But although rationalising their production and integrating their activities, William Rootes and his brother took care to ensure that the identities of marques they took over were not submerged - and to this day the luxurious Humbers, the Sporting Sunbeams and the quality Hillmans retain distinctive personalities.

In 1939, all peace-time vehicle development was, of course, halted and the factories devoted entirely to war production. In fact, during the war, Rootes produced one out of every seven bombers made in the U.K. 60 per cent of the armoured cars and 30 per cent of the scout cars, as well as building 50,000 aero engines and assembling 20,000 vehicles imported from other countries.

After the War, the Company in common with the rest of the British Motor Industry, was called upon to make an extraordinarily rapid re-adjustment. Simultaneously it was necessary to undertake a complete new model programme, re-equip and re-organise the plants and create a world-wide sales and service network to assist the national export drive in which the motor industry was to take a leading role.

Both challenges were met promptly. in 1946, the Ryton-on-Dunsmore plant at Coventry which had been used for aero engine production during the war, was converted into a new assembly plant, releasing space for major expansion at the main manufacturing plant in Coventry, while the Aldermoor Lane Shadow Factory, also at Coventry was converted into an Engine Manufacturing Plant.

In the same year, in Melbourne, Australia, Rootes established its first overseas assembly plant. In 1947 marketing companies were also established in the United States, Canada and at strategic points in Europe to start organising the sales and service networks necessary to launch an export drive.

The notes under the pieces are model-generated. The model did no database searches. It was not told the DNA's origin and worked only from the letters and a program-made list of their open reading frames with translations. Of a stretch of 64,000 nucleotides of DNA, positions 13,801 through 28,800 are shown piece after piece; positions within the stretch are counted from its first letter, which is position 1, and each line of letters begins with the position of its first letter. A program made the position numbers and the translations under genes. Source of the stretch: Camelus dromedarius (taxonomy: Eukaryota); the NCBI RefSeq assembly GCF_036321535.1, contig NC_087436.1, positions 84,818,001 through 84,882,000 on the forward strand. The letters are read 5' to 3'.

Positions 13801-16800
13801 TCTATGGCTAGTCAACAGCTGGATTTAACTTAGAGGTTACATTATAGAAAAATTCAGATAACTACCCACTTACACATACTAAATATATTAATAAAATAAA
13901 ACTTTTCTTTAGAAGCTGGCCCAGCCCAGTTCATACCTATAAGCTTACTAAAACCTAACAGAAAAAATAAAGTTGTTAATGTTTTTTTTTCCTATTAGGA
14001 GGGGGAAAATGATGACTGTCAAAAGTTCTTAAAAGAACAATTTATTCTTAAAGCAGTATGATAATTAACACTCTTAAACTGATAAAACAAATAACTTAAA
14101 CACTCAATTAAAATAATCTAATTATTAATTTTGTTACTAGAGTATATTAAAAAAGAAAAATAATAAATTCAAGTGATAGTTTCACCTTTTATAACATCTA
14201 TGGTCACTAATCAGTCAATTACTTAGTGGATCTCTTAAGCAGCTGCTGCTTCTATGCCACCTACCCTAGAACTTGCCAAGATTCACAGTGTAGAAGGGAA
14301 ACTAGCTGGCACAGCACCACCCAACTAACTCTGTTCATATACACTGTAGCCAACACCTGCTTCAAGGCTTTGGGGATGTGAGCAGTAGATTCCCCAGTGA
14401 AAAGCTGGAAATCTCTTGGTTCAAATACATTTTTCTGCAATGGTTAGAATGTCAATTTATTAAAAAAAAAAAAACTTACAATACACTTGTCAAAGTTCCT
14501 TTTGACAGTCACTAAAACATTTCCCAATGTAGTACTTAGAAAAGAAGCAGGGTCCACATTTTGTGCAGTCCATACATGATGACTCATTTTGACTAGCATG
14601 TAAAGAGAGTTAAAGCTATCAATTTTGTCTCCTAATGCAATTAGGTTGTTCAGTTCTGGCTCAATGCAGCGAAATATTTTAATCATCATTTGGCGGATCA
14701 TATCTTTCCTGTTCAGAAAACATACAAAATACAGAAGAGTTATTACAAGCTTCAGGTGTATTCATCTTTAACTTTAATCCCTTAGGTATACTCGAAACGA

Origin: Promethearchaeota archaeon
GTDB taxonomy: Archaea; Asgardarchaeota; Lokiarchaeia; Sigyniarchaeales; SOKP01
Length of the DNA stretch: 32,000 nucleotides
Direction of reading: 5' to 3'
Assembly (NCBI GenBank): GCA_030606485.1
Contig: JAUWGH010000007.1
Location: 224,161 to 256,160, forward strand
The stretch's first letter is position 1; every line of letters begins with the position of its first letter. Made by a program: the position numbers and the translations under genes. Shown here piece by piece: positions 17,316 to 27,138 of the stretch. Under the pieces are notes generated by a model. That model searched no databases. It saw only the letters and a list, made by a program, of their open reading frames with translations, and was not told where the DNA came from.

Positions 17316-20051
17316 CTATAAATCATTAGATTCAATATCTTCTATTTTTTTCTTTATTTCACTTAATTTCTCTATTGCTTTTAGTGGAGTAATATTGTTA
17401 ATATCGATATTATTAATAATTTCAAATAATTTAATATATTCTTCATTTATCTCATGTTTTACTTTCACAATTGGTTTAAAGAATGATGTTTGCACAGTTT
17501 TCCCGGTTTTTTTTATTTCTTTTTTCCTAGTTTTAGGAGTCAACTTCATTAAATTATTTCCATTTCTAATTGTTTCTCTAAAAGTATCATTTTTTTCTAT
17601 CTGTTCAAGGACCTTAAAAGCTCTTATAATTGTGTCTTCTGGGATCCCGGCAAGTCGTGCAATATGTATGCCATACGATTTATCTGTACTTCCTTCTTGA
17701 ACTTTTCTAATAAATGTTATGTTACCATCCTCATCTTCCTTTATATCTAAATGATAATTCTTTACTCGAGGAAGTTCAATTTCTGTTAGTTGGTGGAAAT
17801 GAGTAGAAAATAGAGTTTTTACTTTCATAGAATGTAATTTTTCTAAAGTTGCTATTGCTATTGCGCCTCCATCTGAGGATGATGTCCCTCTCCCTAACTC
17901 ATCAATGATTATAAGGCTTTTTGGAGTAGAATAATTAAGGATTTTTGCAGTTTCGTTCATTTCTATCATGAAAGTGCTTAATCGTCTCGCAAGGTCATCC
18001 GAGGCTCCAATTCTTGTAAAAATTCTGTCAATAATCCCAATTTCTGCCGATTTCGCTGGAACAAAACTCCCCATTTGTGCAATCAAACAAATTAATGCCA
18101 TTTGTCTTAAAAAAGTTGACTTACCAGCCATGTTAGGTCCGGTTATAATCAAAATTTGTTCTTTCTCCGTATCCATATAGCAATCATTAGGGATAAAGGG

By this time the Company had also launched a major programme of expansion in its manufacturing plant, which between 1949 and 1954, doubled total output to just under 100,000 units a year - while exports rose dramatically.

This pace of expansion was steadily maintained and in 1963 total output had passed the 200,000 mark.

During this period, Singer Motors Limited with its range of medium-priced luxury cars, was integrated into Rootes.

In 1964, another major phase in the Company's development opened with the conclusion of an agreement with the Chrysler Corporation, one of the three leading vehicle producers in the United States, as a result of which Chrysler subsequently acquired 46 per cent of the Ordinary (voting) shares of Rootes Motors Limited, and 65 per cent of the ``A'' (non-voting) shares.

Explaining the Agreement, Lord Rootes (Chairman) declared:

``In view of the intense and increasing competition in the motor industry, both at home and overseas, it is a logical and desirable step in the future development of Rootes to become associated with a strong international organisation such as Chrysler.